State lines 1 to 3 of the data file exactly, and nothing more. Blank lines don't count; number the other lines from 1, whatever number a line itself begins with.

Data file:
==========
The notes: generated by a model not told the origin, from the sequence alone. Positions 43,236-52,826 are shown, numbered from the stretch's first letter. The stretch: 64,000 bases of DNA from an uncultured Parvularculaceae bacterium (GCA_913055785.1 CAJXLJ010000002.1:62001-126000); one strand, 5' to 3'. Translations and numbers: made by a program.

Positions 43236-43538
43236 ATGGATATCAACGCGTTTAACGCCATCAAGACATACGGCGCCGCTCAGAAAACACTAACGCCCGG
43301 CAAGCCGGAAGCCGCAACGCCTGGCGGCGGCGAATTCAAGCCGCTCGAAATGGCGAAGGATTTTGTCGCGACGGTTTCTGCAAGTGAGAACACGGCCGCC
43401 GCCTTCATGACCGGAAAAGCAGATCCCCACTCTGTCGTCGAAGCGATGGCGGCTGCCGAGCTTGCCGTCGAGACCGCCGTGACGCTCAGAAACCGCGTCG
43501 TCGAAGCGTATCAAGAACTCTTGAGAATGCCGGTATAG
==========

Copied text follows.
The notes: generated by a model not told the origin, from the sequence alone. Positions 43,236-52,826 are shown, numbered from the stretch's first letter. The stretch: 64,000 bases of DNA from an uncultured Parvularculaceae bacterium (GCA_913055785.1 CAJXLJ010000002.1:62001-126000); one strand, 5' to 3'. Translations and numbers: made by a program.

Positions 43236-43538
43236 ATGGATATCAACGCGTTTAACGCCATCAAGACATACGGCGCCGCTCAGAAAACACTAACGCCCGG